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You are what you eat, but you can also eat what you sow

September 29, 2012

…even if it’s on the 14th floor of an apartment in the middle of Sydney.

Having now been to three balcony gardening forums and workshops put on by the City of Sydney as part of their Green Villages initiative, I’ve caught the edible balcony gardening bug! The workshops have not only been inspiring and entertaining, but really useful too. I’ve gotten free plants, a worm farm so I can produce free organic fertiliser and reduce waste going to landfill, and lots of precious precious advice and tips from experienced gardeners who don’t use too much jargon! All this with no car (the worm farm was a bit of a workout to carry on the train… but then I’ve not set foot in a gym since high school, so it’s probably good for me).

mint coming back to life after I let it go too wild

So what’s growing? Basil, thyme, red mustard (for salad), rosemary, oregano, lavender, daphne, sweet jasmine, chives, dill, spring onion (just lop off the root ends of the ones you buy and stick em in soil!), mint, a dianella (courtesy of these guys), lilly pilly, and, less successfully, radishes and lettuce (nobody’s perfect!) in my second worm farm tray that’s not ready for use yet (not all pictured). I’ve still got plenty of glass space to fill and I’m thinking of starting a vertical pallet garden as well. When I heard Indira Naidoo, inspirational author and amazing person overall, was thinking of getting some Japanese quail, I must admit I got very excited! I’m also keen to get a small pond, as Cecilia Macaulay of Balcony Garden Dreaming suggests – not just for aesthetic value, but because I’d love to start growing lotus, and have a nearby water source (given that we have no hose or outside water source).

Since I’ve been trying to keep my balcony “garden” cheap, I’ve also repurposed a lot of food containers as my drip trays, which make watering easy and also hold my pots up well. All you need is a single-hole-punch and some garden twine, and you’re good to go. In the top picture I’ve even tied half a strawberry container over my dill seedlings I’m trying to grow, so that they don’t dry out so much (important, since our balcony is very windy a lot of the time!). Inside, I’m growing chilli and dill from seed in egg cartons, which were thoroughly wetted and wrapped in old bubble wrap (the ends are open to let air through). The egg carton “cells” will be planted straight into the ground, where the cardboard will break down. The bubble wrap helps things stay moist so I don’t have to keep watering, and also help keep things warm to promote growth.

…and I promise the next post will be a recipe. I just happen to be having more fun getting my hands into soil at the moment :) Let me know if you have any tips – I have a west facing, windy balcony, although it’s starting to get about 6 hours of sun now…maybe I’ll try some tomatoes and lime…!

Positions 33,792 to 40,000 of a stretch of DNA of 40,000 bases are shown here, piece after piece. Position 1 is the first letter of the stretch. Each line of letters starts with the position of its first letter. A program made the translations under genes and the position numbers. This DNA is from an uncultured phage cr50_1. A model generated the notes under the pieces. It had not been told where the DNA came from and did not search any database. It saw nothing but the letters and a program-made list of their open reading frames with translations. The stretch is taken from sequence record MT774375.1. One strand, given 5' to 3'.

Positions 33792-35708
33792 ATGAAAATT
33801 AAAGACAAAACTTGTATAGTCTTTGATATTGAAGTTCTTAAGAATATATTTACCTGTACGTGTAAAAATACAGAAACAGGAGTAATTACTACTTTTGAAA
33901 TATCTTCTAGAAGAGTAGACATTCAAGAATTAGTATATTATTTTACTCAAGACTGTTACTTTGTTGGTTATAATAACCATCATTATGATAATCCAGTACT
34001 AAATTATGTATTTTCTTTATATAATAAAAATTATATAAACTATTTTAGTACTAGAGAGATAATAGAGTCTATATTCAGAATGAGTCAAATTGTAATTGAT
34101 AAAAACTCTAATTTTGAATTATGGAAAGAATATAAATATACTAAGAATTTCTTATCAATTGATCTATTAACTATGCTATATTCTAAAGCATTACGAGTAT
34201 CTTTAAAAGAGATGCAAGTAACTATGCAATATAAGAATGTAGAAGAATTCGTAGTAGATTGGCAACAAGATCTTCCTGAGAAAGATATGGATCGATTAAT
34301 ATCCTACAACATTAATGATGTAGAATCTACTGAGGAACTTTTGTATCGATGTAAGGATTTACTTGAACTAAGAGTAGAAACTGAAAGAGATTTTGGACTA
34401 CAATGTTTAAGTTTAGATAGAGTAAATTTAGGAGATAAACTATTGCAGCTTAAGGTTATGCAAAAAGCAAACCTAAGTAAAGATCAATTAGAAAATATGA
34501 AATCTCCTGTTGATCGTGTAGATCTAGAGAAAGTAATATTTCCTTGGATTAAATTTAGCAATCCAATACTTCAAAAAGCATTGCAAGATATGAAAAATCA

10 Comments leave one →
  1. September 29, 2012 8:28 pm

    How lovely! I don’t even have a balcony, but I still manage to fit in some plants on a windowsill. And they do pretty well. Best of luck with your little garden!

  2. September 30, 2012 4:26 am

    Zo I am so impressed! What a beautiful balcony you have now with all that growth! Ugh nothing beats picking fresh herbs when you need them. I totally envy this because, although we have the garden space for anything, without daylight (and with 3 feet of snow) we can do nothing! I’m looking into light bulbs for growing indoors – not sure if they have to be specific bulbs or just really bright ones but I am too hooked on fresh herbs so go a whole winter with no window sill pots.

  3. peasepudding permalink
    September 30, 2012 9:45 pm

    Fantastic that you are getting and edible garden growing on your balcony! You don’t need the gym anyway.

  4. October 1, 2012 1:13 am

    L: I bet your herbs probably do better actually! I have to water mine so often from all the wind, and they often look a bit forlorn being buffeted about.

    C: Hmm, maybe try growing mushrooms? I hear you can sprout some types of herb seeds – basil for example would probably do quite well, but it might be hard to track down large quantities of unsprayed herb seeds for sprouting.

    P: Ha, I definitely could be more fit, even if I don’t need to lose any weight!

  5. October 7, 2012 3:09 am

    Wonderful! I loved reading about your balcony garden!

  6. October 21, 2012 4:18 pm

    Your garden is gorgeous Zo. I LOVE your creative re-use. x t.

  7. October 30, 2012 10:24 pm

    Looking good Zo! Very impressed that you’re not letting apartment living hold you back :D

  8. November 11, 2012 9:16 pm

    This is the cutest thing I’ve ever seen! I don’t have a balcony, but now I want to get a place that has one just so I can do this! I’m curious to learn more about worm farms, though. Was it that all about?

  9. November 11, 2012 9:51 pm

    Jeff: Haha, thanks! A worm farm is many things…literally it’s a specially designed box/house for thousands of worms that you “feed” with your kitchen & garden scraps. It’s especially good for apartment dwellers as the box doesn’t take up much space, but you can expand it or have several if you do have a large garden. The worms then speed up the composting process so at the end you get free, all-natural fertiliser for your plants. Here’s a quick 3 minute video that explains why it’s good for the environment too: http://recyclingweek.planetark.org/media/householdcomposting.cfm

    Thanks for stopping by, and love your blog :)

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